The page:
Food Hygiene

Survey of food-hygiene practices at home and childhood diarrhoea in Hanoi, Viet Nam

Survey of food-hygiene practices at home and childhood diarrhoea in Hanoi, Viet Nam

Journal of Health Population and NutritionOct, 2009 by Kumiko TakanashiYuko Chonan,Dao To QuyenNguyen Cong KhanKrishna C. PoudelMasamine Jimba

INTRODUCTION

The prevention of diarrhoea remains one of the major public-health problems in developing countries. Approximately 1.5 billion episodes of diarrhoea are reported every year in developing countries, and this figure has remained more or less constant over the last 20 years (1). An estimated 2.5 million people die due to diarrhoea each year, and the majority are children aged less than five years in developing countries (2).

The prevalence of diarrhoea among children aged less than five years is also a concern in Viet Nam. Diarrhoea morbidity among this age-group in Viet Nam was 11.3% in 2000 (3). The estimated annual number of children who died due to diarrhoea was 7,900 (4). Furthermore, diarrhoea can cause malnutrition, leading to impaired physical growth and cognitive development (5,6). Therefore, prevention of diarrhoea is as important as its treatment.

Inadequate food hygiene is considered to be one of the major contributors to diarrhoea. Up to 70% of diarrhoea episodes in developing countries are regarded as food-borne (7-9). Weaning food given to children in West Africa (10-11), Bangladesh (12), and Peru (13) contains substantial amounts of bacteria.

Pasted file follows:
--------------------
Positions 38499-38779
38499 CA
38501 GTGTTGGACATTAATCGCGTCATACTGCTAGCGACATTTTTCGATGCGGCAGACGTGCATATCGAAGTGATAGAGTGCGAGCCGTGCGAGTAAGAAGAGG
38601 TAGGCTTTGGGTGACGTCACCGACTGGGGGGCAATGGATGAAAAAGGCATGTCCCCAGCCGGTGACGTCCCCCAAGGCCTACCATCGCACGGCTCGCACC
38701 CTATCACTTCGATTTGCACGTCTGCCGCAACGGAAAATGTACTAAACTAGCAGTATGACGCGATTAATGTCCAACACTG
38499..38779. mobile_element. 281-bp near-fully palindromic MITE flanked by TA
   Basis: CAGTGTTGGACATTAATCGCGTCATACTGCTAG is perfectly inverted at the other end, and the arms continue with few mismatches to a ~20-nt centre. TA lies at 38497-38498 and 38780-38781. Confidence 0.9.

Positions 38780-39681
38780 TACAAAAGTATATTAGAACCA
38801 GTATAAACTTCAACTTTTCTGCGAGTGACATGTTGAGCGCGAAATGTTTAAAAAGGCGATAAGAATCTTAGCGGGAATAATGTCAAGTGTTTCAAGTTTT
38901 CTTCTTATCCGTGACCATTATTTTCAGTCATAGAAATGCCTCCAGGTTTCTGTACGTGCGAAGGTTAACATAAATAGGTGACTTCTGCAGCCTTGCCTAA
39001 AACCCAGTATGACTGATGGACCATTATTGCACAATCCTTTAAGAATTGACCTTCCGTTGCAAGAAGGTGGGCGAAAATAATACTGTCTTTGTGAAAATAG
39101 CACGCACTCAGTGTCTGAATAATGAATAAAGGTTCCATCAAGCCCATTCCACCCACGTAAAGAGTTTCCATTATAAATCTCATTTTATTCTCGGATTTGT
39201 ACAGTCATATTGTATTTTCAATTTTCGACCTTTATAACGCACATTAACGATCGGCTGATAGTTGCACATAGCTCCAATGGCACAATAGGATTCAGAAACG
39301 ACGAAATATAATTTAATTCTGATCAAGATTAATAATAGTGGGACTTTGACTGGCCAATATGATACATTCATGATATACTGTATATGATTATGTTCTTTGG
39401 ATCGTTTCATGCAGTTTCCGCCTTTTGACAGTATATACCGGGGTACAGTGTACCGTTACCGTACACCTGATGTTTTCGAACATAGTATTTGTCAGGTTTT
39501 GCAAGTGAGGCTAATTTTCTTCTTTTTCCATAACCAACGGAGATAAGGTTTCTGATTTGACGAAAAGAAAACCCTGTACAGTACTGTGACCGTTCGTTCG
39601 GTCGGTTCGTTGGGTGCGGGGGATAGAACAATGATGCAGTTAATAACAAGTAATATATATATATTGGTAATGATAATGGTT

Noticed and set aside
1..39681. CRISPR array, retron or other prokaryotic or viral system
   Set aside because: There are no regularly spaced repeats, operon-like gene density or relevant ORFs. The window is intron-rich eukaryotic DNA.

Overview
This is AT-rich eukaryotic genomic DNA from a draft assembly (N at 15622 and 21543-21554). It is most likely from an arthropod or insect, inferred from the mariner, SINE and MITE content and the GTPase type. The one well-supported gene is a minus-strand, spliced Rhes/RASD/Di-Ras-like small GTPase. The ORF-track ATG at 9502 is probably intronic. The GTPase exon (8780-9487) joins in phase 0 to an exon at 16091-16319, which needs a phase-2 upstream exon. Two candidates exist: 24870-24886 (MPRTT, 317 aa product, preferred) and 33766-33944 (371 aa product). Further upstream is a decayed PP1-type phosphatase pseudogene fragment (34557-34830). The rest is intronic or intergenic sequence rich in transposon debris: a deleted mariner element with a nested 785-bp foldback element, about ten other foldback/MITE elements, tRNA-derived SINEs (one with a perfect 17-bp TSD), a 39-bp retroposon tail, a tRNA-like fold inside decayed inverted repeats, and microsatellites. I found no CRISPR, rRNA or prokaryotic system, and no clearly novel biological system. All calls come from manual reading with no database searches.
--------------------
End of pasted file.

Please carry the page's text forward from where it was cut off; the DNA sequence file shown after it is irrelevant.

The level of food contamination is related to the storage of foods at high ambient temperature (12), for long periods of time (10,11,14), and in the rainy season (10,15). Unclean utensils were also considered a source of food contamination (9,16,17).

Furthermore, previous studies have shown that several food-hygiene factors are associated with diarrhoea among children. For example, results of a prospective cohort study in Turkey showed that infants whose houses did not have a kitchen were more likely to suffer from diarrhoea (18). Similarly, children in Nigeria who lived in households with a private kitchen had lower incidence rates of diarrhoea than those whose households had no such kitchens (19). Results of a case-control study in Brazil showed that owners of refrigerators were more likely to have a lower rate of diarrhoea among children (20). The hand-washing practice of mothers before food preparation was also associated with a lower risk of diarrhoea among children (21-23). The prevalence of diarrhoea among children was significantly higher in families where mothers less often washed their hands before feeding children in a case-control study in Viet Nam (24). For children’s practices, eating food that had been placed on the floor was significantly associated with persistent diarrhoea in a case-control study in Myanmar (25). The cleanliness of kitchen-floor was significantly associated with the prevalence of diarrhoea among children in Nicaragua (21).

 

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Written by geraldmoy

February 22, 2011 at 1:59 pm